The grief of Kashmiri people has been sealed under stringent curfew, which has the power to erupt like a volcano and destroy like anything. The people are furious over the execution of Afzal Guru and demonstrate their anger by taking to streets against this inhuman and highly condemnable decision. Their emotions are showing no signs of dying down. Questions like, how can you hang man without even proving his direct link with the parliament attack while relying only on the circumstantial evidence to satisfy the collective conscience and why were the family members not made aware about his execution are being raised again and again. As per Guru’s words: would you like to hang a man without listening to what he has gone through his life and without giving him a fair trial, make everyone shed their tears in his remembrance while making a firm belief that he was a scapegoat and nothing else. What more injustice could have been for him, when the Delhi high court appointed junior lawyer did not visit him in the jail. Neither did he summon any witnesses in Afzal’s defence, nor did he cross examine the prosecution witnesses. Even though it was clear that the lawyer appointed seemed to be in no mood of saving him, but still then the judge expressed his inability to do anything in that situation. Despite Afzal’s wish to have a lawyer of his own choice, no attention was paid to it and in turn, he was awarded with death sentence. How bizarre! Filing a petition against this judgement in the Supreme Court also bore no fruits for Afzal Guru which also uphold the death sentence while admitting that despite the scant evidences against Afzal, the maximum punishment had to be given to Afzal to `satisfy the collective conscience of the nation’. Thereby, the Supreme Court clearly went as per the demand of the nation while the deficiency of direct evidence that could have been the major drawback in this case was completely ruled out. If the executions to be made are based on such considerations, then what is the need to have law at our place? Though, the Afzal Guru’s involvement in 13th December 2001 is speculative, and the evidence in Afzal’s case is purely circumstantial, a question that often haunts one is that whether the Afzal’s case was truly among the ones that fall in the rarest of rare categories? Was the justice done in spirit of what it should have been like?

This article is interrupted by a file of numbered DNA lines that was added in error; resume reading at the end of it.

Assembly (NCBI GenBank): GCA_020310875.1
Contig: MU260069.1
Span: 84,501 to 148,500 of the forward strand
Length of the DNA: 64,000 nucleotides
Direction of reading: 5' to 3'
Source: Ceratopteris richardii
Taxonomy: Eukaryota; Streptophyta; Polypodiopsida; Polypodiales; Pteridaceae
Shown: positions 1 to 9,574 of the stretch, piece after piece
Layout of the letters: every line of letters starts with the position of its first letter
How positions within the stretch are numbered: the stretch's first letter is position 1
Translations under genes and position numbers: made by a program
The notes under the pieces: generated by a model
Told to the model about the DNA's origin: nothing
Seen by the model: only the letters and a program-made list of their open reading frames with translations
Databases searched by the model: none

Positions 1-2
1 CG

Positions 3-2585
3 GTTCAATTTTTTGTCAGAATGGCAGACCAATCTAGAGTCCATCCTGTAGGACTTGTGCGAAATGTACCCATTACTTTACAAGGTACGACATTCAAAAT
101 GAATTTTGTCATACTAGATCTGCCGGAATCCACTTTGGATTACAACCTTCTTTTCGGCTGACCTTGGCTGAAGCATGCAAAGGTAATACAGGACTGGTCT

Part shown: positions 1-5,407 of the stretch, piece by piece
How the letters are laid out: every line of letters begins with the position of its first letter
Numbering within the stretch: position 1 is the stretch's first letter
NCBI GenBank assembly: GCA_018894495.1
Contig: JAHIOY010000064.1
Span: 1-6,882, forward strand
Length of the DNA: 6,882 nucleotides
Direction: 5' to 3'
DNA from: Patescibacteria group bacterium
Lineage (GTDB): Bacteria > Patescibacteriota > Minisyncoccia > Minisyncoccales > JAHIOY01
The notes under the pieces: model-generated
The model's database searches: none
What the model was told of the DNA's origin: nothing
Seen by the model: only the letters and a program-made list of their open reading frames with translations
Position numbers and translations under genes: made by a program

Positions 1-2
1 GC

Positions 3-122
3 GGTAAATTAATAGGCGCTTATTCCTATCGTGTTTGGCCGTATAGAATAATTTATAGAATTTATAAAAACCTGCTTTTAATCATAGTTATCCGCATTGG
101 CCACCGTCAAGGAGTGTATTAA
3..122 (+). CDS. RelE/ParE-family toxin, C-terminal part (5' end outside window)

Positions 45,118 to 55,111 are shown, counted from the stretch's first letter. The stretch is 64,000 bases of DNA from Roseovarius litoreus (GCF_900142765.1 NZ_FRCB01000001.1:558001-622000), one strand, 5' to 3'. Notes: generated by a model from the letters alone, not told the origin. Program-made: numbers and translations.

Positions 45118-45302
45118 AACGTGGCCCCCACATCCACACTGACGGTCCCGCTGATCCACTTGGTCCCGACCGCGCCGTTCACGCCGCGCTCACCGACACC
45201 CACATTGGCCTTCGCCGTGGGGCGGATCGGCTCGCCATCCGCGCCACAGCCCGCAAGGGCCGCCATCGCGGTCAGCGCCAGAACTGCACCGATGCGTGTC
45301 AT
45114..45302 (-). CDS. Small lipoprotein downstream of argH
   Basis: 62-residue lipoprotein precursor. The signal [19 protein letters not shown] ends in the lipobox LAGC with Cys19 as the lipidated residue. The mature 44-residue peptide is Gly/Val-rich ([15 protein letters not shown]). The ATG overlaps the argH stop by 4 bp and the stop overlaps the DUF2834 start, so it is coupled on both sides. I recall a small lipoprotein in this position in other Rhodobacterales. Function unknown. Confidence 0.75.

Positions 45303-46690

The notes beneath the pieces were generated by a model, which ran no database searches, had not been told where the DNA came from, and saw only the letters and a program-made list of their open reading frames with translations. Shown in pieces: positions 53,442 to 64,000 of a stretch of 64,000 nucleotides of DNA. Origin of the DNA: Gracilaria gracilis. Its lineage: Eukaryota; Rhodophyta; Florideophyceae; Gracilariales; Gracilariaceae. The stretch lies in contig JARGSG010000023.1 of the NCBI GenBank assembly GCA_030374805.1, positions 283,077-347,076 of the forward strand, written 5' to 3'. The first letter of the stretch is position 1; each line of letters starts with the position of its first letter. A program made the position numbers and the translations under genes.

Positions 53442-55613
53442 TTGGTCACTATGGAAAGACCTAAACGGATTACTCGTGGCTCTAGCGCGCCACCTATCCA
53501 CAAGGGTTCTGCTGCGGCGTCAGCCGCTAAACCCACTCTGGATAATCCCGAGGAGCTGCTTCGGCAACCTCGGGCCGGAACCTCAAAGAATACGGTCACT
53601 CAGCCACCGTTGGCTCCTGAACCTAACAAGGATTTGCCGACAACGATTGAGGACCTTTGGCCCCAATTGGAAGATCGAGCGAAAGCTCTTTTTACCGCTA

Some relevant questions that need to be answered are: Who crafted the collective conscience of people on parliament attack? Few news channels and newspapers cannot reflect the opinion of the entire nation, but that hardly seemed to make any difference in this case. Sharing the beliefs of several influential people and presenting it as the national conscience, itself validates its shortcoming that was never paid attention to. Why is this collective conscience requited only when it comes to Kashmir? Now that the collective conscience of the nation is satisfied, what about that of Kashmiri’s who still believe that he was not given a fair trial? Who is going to satisfy their conscience and how? The agony does not end here but going with a tough decision, the govt buried his body inside the jail premises, thereby depriving the family from yet another human right i.e. the last time to see him. What good governance can be expected from such a govt, that itself does not know the real means of valuing and respecting human rights?